At Full Stretch

At Full Stretch

The Chinese expect nothing but the best from their children and employees; they encourage them to set and achieve nothing short of the highest standards and hold people accountable for achieving their best. James Brook, Director at Strengths Partnership Ltd, reckons Western businesses would benefit from' such a philosophy.

In the west, parents in general avoid expecting too much from their children, as they don't want to over-stretch them. Far from being confined to parenting, this approach is fast becoming the norm in the workplace. Human resources policies and practices encourage leaders and managers to treat employees as if they have fragile and hyper-sensitive psyches. Employee welfare takes precedence over productivity, effectiveness and efficiency and when overdone, can start undermining the success and growth of the organisation.

Organisations that fall into this trap don't push people outside their comfort zone enough or challenge them to aspire to higher performance standards and expectations. Rather than helping employees, this often undermines not only their potential, but also their happiness, as their ability to achieve sustained levels of success, which we define as "being the best one can possibly be and fully optimising one's strengths", is curtailed. In the same way that a professional athlete or performing artist needs regular practice and 'stretch' to build their physical and psychological strengths to remain at the top of their game, so do employees, particularly those with strong aspirations and potential to advance. Of course, what is important here is balance - to ensure employees are treated fairly and in a considerate way, whilst at the same time inspiring performance stretch, focused practice and efficiency.

Employees need regular opportunities to test their 'limits' and identify their areas of potential excellence or mastery potential. They need an environment which encourages them to find those strengths where they are capable of putting in "A" performances and opportunities to practice those strengths to ensure they build the skills, knowledge and experience necessary to achieve truly excellent or outstanding performance. They need to experiment using these natural strengths in productive and versatile ways across multiple situations. This builds 'agility', or the crucial capacity to be flexible across different situations and operating environments. Although employees might not feel comfortable with the idea at first, often as a result of fears associated with the unknown and possible failure, a key role of a manager is to coach and encourage the person through any initial reluctance and fear associated with moving outside their zone of comfort. This may sound like "tough love", and in some respects it is, but without this positive challenge, employees are unlikely to get the most out of their strengths, skills and knowledge and will never discover their true potential and the value they can offer to organisations and society more generally.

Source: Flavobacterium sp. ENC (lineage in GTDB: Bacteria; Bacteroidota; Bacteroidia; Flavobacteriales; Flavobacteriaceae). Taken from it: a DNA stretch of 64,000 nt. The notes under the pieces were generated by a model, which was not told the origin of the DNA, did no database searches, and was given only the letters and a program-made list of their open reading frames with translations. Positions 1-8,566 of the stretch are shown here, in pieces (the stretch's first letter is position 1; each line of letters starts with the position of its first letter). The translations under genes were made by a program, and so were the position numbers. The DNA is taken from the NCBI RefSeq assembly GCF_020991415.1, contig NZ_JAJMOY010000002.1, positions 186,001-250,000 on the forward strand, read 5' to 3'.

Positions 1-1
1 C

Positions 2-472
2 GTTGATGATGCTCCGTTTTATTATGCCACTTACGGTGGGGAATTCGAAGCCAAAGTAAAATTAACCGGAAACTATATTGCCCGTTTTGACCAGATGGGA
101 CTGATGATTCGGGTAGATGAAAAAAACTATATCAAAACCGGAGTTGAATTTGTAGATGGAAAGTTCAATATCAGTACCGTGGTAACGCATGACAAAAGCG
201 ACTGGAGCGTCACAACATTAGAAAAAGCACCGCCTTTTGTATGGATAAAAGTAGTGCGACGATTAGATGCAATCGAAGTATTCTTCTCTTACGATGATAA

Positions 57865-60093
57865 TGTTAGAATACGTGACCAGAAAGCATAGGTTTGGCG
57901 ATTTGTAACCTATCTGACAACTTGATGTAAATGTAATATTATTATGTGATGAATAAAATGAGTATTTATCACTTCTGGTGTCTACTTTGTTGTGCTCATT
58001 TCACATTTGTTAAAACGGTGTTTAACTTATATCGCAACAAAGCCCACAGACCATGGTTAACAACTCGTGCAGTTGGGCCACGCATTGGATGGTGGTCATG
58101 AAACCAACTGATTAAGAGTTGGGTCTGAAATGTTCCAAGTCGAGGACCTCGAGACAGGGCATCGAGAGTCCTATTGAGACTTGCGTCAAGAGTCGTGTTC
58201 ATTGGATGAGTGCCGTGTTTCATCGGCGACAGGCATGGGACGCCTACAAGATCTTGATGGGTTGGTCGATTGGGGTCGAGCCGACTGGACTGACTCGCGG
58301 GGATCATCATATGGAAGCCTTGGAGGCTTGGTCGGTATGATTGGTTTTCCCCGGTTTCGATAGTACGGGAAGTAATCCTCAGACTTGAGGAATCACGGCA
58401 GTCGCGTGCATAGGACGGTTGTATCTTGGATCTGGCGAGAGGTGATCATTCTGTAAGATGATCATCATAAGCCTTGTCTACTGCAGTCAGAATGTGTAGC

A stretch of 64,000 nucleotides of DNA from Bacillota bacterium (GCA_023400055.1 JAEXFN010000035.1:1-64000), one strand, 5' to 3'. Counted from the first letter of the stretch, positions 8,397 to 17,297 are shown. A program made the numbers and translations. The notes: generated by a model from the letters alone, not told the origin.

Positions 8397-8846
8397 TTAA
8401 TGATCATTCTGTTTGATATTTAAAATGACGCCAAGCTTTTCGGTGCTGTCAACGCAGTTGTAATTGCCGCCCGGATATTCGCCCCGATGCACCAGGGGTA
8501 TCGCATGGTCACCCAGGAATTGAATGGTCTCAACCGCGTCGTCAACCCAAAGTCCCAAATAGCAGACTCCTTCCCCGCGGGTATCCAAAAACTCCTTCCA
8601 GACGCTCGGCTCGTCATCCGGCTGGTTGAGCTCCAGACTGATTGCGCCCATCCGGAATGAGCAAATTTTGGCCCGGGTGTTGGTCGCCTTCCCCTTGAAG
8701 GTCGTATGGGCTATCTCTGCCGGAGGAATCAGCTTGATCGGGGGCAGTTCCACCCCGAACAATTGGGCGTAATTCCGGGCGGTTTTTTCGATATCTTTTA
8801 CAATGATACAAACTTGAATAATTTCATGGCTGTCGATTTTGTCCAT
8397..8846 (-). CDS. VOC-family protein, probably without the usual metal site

By setting high, positive performance expectations of their employees in areas of natural strength, the manager can also leverage a well-researched and powerful psychological process -a self-fulfilling prophecy or the Pygmalion Effect. There are various ways people can get 'stretch' in areas of strength, including: Building new knowledge and skills in areas of strength, taking on challenging assignments or projects that play to one's strengths. Coaching/training others in their areas of strength, gaining experience in different parts of the organisation through job rotations, secondments or short-term assignments and using strengths in new ways, tackles performance blockers and challenges.

In order to achieve 'flow' or total immersion and engagement in a job, research has shown that a person needs to have a passion or desire to do the job, i.e., they need to feel strengthened by it. There also needs to be a good match between the level of skills required and the level of challenge and 'stretch' provided. If there is no stretch, the employee is likely to quickly lose interest and becomes increasingly disengaged, undermining performance and effort. However, if there is too much stretch, the employee is likely to feel incompetent and frustrated, with their confidence and performance being adversely impacted as a result. It is the role of the manager to help the employee identify the degree of stretch currently being experienced by the employee through open inquiry and discussion.

With a clear understanding of current levels of stretch, the manager and employee can then co-create new goals that raise or lower the degree of stretch to a point where the employee is feeling challenged and engaged, but not overwhelmed. This ongoing calibration of stretch will keep the employee's confidence, commitment and contribution high, resulting in strong business results and sustainable career success.

References: Chua, A. (2011). Battle Hymn of the Tiger Mother. New York: Penguin Press

Strengthscope Profiles at Talent Tools

James is co-developer of the Strengthscope Profiling Suite, a world leader that has multiple applications across the full employee lifecycle. Strengthscope is one of theTalent Tools productivity enhancement tools we use to turn talent into performance.

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Author: James Brook, UK

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